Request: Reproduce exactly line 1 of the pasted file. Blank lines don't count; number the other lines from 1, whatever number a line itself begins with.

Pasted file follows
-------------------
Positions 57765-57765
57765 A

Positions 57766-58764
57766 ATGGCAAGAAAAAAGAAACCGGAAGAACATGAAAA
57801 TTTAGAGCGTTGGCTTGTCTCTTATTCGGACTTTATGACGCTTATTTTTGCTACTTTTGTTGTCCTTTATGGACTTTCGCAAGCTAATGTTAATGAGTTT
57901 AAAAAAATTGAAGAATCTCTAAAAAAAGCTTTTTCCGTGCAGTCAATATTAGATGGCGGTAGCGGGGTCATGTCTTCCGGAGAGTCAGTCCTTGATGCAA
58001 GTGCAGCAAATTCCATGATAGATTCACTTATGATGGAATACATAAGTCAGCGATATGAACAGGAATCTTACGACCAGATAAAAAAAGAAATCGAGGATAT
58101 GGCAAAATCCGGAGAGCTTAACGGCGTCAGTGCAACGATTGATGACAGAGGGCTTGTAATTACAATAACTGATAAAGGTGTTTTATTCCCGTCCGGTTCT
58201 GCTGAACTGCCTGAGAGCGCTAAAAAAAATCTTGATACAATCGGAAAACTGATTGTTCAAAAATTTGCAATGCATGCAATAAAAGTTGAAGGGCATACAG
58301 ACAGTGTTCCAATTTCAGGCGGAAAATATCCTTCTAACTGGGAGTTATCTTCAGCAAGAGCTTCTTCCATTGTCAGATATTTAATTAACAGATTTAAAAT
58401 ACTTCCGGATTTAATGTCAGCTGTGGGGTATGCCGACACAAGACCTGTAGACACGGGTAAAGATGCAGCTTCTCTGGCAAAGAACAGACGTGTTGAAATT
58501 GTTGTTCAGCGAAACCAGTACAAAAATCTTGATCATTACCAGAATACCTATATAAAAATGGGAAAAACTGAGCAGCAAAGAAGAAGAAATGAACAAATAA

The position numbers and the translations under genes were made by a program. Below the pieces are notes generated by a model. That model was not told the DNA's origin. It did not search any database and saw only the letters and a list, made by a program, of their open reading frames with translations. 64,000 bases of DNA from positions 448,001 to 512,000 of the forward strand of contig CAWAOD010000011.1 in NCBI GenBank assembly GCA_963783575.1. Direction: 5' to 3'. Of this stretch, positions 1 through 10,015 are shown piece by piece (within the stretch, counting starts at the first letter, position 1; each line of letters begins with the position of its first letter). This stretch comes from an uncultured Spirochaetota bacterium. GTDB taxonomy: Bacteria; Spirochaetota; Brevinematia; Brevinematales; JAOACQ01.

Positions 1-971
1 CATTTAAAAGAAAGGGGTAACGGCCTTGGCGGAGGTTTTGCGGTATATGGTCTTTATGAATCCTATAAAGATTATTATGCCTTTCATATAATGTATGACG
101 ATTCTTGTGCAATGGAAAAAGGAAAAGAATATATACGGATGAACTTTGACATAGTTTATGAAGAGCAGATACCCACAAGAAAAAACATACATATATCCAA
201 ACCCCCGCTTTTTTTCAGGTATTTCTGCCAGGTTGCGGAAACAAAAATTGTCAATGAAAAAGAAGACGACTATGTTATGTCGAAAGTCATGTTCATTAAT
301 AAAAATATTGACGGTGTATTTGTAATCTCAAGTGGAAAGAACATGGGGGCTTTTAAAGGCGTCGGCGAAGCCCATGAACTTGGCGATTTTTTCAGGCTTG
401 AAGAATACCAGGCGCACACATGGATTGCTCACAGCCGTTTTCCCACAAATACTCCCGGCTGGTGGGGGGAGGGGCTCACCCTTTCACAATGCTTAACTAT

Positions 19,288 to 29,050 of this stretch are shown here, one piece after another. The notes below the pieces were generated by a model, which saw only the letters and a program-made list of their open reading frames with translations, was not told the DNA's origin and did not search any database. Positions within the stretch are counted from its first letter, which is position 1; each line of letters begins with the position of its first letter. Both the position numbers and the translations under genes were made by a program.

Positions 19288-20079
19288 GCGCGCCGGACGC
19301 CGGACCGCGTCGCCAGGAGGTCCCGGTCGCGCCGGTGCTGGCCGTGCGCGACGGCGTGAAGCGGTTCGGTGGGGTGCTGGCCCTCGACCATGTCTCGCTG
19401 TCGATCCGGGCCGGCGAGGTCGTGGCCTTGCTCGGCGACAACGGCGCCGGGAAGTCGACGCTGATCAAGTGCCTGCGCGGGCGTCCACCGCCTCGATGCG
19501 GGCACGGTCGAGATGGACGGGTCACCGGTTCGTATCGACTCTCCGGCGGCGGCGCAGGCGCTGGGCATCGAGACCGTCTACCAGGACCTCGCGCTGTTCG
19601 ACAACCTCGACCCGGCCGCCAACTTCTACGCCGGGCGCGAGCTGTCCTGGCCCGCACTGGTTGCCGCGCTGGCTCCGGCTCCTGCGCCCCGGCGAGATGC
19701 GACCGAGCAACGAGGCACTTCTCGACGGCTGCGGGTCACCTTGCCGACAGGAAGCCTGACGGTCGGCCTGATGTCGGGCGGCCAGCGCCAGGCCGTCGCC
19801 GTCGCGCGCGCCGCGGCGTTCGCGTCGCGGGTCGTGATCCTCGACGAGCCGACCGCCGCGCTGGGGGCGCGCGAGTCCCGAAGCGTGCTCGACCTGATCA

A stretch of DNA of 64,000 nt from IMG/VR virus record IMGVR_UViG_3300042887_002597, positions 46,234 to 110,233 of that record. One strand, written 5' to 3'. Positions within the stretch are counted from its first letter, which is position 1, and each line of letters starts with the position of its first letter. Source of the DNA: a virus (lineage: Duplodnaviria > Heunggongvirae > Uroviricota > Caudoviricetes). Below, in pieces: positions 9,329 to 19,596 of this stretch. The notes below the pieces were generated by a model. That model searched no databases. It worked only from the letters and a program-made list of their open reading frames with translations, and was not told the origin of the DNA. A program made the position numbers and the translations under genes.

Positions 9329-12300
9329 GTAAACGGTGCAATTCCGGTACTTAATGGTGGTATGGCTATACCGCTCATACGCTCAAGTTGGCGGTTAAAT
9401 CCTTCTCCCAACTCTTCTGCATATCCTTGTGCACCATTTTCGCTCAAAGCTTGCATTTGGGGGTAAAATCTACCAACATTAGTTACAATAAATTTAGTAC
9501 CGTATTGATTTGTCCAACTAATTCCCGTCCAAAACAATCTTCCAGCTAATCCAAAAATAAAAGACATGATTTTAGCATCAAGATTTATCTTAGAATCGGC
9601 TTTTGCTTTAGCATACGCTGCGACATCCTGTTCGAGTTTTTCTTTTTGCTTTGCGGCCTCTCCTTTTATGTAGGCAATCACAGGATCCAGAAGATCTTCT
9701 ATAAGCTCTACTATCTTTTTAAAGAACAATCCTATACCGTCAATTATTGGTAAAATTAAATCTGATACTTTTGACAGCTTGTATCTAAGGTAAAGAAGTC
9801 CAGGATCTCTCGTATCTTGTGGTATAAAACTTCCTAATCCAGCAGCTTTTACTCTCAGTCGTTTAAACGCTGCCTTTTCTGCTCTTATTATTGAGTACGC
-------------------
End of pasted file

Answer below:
Positions 57765-57765